3. Shota Ichihashi, 2020. "Non-competing Data Intermediaries," Staff Working Papers 20-28, Bank of Canada.
    4. Yan Carriere-Swallow & Vikram Haksar, 2019. "The Economics and Implications of Data; An Integrated Perspective," IMF Departmental Papers / Policy Papers 19/16, International Monetary Fund.
    5. Dixit, Avinash K & Stiglitz, Joseph E, 1977. "Monopolistic Competition and Optimum Product Diversity," American Economic Review, American Economic Association, vol. 67(3), pages 297-308, June.
    6. John M. Abowd & Ian M. Schmutte, 2019. "An Economic Analysis of Privacy Protection and Statistical Accuracy as Social Choices," American Economic Review, American Economic Association, vol. 109(1), pages 171-202, January.
    7. Patrick Bajari & Victor Chernozhukov & Ali Horta├žsu & Junichi Suzuki, 2019. "The Impact of Big Data on Firm Performance: An Empirical Investigation," AEA Papers and Proceedings, American Economic Association, vol. 109, pages 33-37, May.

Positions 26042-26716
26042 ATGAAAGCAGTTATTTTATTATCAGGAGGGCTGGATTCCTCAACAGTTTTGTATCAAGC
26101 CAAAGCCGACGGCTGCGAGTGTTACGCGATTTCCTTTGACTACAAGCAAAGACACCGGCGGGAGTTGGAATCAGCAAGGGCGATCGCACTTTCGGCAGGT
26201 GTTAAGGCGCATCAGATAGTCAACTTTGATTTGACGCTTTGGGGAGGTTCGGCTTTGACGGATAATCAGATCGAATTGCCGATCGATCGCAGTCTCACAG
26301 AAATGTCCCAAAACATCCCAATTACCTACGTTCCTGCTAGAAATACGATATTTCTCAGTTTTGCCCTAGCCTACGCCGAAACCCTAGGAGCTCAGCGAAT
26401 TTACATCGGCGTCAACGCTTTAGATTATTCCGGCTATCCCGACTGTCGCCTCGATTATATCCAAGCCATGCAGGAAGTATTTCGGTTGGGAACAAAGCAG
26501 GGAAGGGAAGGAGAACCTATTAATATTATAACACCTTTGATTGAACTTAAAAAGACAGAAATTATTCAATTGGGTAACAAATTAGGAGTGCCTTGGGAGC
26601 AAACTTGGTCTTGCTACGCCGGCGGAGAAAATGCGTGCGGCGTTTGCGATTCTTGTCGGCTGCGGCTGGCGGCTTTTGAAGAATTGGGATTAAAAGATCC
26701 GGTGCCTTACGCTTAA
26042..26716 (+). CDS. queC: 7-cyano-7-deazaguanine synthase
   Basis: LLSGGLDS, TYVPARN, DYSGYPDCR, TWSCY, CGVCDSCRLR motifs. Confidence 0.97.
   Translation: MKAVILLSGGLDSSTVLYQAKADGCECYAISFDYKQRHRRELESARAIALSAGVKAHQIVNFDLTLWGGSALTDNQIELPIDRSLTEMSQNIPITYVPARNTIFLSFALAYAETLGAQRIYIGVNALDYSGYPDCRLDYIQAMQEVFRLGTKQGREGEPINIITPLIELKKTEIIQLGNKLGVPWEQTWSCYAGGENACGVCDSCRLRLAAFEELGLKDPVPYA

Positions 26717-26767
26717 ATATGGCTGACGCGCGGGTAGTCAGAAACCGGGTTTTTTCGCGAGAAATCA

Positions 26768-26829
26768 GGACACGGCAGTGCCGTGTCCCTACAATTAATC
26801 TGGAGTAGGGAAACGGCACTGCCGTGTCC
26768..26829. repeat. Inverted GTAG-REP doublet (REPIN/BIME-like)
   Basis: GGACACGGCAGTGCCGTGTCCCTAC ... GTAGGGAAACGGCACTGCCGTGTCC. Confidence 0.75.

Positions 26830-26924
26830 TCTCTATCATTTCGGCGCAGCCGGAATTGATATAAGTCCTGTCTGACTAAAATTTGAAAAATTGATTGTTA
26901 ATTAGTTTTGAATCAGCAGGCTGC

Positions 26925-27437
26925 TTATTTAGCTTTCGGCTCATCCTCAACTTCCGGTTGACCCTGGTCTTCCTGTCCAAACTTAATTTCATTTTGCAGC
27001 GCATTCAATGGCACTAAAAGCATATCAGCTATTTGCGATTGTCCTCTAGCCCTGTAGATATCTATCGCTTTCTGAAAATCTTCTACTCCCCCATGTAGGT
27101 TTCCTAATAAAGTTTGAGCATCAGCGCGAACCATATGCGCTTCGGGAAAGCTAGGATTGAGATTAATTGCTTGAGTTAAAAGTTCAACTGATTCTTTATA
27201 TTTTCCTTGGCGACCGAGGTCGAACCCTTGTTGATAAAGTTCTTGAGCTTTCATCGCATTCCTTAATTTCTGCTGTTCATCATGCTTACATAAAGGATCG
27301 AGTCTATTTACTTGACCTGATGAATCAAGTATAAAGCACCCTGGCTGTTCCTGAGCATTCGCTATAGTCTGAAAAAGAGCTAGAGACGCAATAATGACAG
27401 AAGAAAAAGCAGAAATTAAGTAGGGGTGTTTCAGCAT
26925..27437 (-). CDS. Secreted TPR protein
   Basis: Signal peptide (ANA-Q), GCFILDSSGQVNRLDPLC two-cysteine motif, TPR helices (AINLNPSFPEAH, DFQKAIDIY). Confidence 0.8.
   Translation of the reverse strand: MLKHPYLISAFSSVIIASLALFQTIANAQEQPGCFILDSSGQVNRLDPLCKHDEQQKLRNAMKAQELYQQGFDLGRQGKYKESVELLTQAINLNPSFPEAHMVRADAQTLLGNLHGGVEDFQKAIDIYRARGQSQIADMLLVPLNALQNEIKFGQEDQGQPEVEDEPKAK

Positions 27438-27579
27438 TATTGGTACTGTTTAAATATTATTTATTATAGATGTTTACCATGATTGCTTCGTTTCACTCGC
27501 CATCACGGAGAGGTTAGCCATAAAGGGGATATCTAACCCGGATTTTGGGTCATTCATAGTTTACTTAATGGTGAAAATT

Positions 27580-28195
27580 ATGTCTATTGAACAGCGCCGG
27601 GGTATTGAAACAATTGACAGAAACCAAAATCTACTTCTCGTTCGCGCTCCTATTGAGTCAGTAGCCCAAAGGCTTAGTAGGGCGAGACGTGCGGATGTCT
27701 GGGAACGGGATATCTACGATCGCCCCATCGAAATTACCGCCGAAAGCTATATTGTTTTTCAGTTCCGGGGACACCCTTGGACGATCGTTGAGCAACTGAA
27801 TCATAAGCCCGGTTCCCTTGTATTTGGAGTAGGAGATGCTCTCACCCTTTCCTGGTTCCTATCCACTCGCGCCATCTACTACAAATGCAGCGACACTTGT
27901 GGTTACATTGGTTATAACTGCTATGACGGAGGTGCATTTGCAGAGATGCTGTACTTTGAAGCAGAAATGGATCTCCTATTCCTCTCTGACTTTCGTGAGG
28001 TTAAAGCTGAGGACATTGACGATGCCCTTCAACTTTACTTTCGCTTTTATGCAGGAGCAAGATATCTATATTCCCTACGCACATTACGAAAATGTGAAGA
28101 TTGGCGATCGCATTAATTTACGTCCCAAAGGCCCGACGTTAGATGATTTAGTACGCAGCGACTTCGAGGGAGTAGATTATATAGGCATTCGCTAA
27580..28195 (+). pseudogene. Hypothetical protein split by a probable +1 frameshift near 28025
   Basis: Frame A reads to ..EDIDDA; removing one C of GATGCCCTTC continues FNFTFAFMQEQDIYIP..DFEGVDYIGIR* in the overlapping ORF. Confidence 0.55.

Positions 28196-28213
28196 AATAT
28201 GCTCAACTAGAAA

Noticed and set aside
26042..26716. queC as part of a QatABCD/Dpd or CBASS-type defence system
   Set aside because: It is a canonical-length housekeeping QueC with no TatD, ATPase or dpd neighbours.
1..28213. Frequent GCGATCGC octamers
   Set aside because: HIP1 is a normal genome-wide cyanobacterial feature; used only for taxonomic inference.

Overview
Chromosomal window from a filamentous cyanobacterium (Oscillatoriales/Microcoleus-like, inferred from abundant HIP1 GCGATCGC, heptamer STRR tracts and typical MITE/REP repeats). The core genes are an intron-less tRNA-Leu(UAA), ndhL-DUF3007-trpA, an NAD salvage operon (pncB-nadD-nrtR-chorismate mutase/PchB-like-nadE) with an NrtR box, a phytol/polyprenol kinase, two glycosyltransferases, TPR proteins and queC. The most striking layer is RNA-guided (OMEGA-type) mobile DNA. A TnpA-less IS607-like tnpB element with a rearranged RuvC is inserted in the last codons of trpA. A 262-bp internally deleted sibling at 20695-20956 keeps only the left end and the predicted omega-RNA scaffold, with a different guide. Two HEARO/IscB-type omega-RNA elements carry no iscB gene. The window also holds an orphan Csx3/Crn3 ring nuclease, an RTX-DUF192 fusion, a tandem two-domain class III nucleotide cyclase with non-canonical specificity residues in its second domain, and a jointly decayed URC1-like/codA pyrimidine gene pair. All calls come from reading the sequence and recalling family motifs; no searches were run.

8. S. Nageeb Ali & Ayal Chen-Zion & Erik Lillethun, 2020. "Reselling Information," Papers 2004.01788, arXiv.org.
    9. Sand-Zantman, Wilfried & Dosis, Anastasios, 2019. "The Ownership of Data," TSE Working Papers 19-1025, Toulouse School of Economics (TSE), revised Apr 2020.
    Full references (including those not matched with items on IDEAS)

    Citations

    Citations are extracted by the CitEc Project, subscribe to its RSS feed for this item.
    as


    Cited by:

    1. Acemoglu, Daron & Makhdoumi, Ali & Malekian, Azarakhsh & Ozdaglar, Asuman, 2019. "Too Much Data: Prices and Inefficiencies in Data Markets," CEPR Discussion Papers 14225, C.E.P.R. Discussion Papers.
    2. Ufuk Akcigit & Sina T. Ates, 2019. "Ten Facts on Declining Business Dynamism and Lessons from Endogenous Growth Theory," NBER Working Papers 25755, National Bureau of Economic Research, Inc.
    3. Maryam Farboodi & Roxana Mihet & Thomas Philippon & Laura Veldkamp, 2019. "Big Data and Firm Dynamics," AEA Papers and Proceedings, American Economic Association, vol. 109, pages 38-42, May.